By Jim Tortolano/Garden Grove Journal
The Vietnam conflict, which changed the history not only of the United States but also the fate of much of Southeast Asia, will be the subject of a museum on Harbor Boulevard in Garden Grove.
That’s the plan. Now its supporters have to raise the money and spread the word about their proposal to establish the facility in a former car dealership.
“I went to the World War II museum in New Orleans in 2009,” said City Councilman Bruce Broadwater at an event Tuesday to publicize the project. “It was fantastic. I said that we should have a museum in Garden Grove dedicated to the Vietnam War.”
Broadwater is vice president of the Vietnam War Museum of American Foundation.
The 17,500-square foot, two-story facility at 13560 Harbor Blvd. started its life as a Mazda new car dealership. After several incarnations as a used car lot, the building was purchased by the City of Garden Grove. If all goes according to plan, the city would lease the building to the foundation.
“This is all going to happen,” said Broadwater.
Kimberly Huy, community services director for the City of Garden Grove and a member of the foundation staff, said the museum should appeal to “everyone from baby boomers to kids to local Vietnamese to those who served in the military in Vietnam.”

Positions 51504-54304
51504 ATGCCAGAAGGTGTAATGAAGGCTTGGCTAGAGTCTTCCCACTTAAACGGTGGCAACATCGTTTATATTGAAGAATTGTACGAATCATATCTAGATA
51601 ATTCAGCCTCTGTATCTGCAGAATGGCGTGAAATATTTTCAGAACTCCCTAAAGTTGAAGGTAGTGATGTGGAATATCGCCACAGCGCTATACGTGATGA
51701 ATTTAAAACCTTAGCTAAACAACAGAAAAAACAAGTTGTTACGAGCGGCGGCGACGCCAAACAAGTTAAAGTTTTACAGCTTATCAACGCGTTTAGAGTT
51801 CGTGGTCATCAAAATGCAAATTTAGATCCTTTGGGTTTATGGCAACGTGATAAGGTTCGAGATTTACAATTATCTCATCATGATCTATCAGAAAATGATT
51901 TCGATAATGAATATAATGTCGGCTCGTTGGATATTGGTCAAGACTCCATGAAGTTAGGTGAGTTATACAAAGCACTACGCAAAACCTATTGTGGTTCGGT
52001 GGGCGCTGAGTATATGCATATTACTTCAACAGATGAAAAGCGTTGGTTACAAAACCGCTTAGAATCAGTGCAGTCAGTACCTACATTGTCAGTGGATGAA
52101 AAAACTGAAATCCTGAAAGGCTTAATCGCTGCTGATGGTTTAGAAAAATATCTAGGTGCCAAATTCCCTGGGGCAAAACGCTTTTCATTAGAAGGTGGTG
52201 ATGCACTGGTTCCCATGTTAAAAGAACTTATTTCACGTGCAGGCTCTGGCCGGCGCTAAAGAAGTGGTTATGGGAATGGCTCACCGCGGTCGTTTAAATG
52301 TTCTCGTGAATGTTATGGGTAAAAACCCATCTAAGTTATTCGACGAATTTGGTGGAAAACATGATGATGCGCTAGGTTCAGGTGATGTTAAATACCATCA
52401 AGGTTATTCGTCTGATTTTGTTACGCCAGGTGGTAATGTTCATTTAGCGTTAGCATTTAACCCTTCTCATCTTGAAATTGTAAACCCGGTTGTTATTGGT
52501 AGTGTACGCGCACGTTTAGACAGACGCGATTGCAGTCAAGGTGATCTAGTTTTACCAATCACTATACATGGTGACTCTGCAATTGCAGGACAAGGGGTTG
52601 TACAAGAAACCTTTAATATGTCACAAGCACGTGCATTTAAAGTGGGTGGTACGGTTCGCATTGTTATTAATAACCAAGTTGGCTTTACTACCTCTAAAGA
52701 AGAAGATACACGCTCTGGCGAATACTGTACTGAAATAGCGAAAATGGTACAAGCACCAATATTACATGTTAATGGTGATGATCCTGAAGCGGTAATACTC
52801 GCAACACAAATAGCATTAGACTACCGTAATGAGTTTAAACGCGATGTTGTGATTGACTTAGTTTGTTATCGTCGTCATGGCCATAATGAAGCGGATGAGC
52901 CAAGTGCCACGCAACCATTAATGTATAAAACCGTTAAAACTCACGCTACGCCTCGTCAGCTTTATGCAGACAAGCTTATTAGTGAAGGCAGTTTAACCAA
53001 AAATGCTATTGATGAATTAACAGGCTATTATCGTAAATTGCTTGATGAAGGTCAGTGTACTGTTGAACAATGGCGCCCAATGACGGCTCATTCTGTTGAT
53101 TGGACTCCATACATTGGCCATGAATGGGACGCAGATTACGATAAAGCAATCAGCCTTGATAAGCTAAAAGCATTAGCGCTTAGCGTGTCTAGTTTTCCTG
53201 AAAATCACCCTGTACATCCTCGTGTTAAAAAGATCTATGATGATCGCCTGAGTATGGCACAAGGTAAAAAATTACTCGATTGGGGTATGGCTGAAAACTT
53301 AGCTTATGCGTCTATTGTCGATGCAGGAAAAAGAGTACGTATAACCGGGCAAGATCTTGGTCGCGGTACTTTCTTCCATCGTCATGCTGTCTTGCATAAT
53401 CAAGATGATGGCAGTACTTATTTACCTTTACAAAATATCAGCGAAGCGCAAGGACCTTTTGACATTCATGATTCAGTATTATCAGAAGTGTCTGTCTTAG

Tuesday’s event showed off the potential for a building which had been in disrepair. Volunteers, including Broadwater, have repainted and cleaned it.
“Those were the longest six days of my life,” he said about the rehab effort.
There’s still a lot of work to be done; the building has no electrical power and tours had to be conducted with the help of flashlights.
Hopes for the museum project are high. A consultant estimated that the museum could attract between 295,000 and 415,000 visitors annually.
It could serve as another attraction on Harbor Boulevard, which the city is seeking to re-brand as International West, a Pacific coast version of the section of Orlando, Florida featuring many amusement parks, attractions, restaurants and hotels.
Garden Grove and Westminster have large Vietnamese populations, most of which fled their home country after the fall of Saigon in 1975.
For right now, the museum’s advocates are meeting with architects, pursuing grants, and, of course, still seeking donations to their non-profit foundation.